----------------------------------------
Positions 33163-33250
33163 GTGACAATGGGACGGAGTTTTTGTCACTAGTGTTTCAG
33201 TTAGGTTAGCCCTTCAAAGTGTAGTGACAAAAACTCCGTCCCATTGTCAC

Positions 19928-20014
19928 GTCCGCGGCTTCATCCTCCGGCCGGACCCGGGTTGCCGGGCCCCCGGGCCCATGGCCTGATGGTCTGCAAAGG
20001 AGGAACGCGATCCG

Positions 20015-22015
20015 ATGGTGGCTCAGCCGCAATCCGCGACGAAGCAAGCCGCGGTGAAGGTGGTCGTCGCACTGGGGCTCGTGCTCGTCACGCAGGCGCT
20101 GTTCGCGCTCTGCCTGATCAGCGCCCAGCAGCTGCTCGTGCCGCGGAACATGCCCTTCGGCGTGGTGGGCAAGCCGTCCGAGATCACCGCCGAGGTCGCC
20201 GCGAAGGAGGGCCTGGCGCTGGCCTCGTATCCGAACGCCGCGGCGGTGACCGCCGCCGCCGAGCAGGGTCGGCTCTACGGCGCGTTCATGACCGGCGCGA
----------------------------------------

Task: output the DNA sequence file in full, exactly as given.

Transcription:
Positions 33163-33250
33163 GTGACAATGGGACGGAGTTTTTGTCACTAGTGTTTCAG
33201 TTAGGTTAGCCCTTCAAAGTGTAGTGACAAAAACTCCGTCCCATTGTCAC

Positions 19928-20014
19928 GTCCGCGGCTTCATCCTCCGGCCGGACCCGGGTTGCCGGGCCCCCGGGCCCATGGCCTGATGGTCTGCAAAGG
20001 AGGAACGCGATCCG

Positions 20015-22015
20015 ATGGTGGCTCAGCCGCAATCCGCGACGAAGCAAGCCGCGGTGAAGGTGGTCGTCGCACTGGGGCTCGTGCTCGTCACGCAGGCGCT
20101 GTTCGCGCTCTGCCTGATCAGCGCCCAGCAGCTGCTCGTGCCGCGGAACATGCCCTTCGGCGTGGTGGGCAAGCCGTCCGAGATCACCGCCGAGGTCGCC
20201 GCGAAGGAGGGCCTGGCGCTGGCCTCGTATCCGAACGCCGCGGCGGTGACCGCCGCCGCCGAGCAGGGTCGGCTCTACGGCGCGTTCATGACCGGCGCGA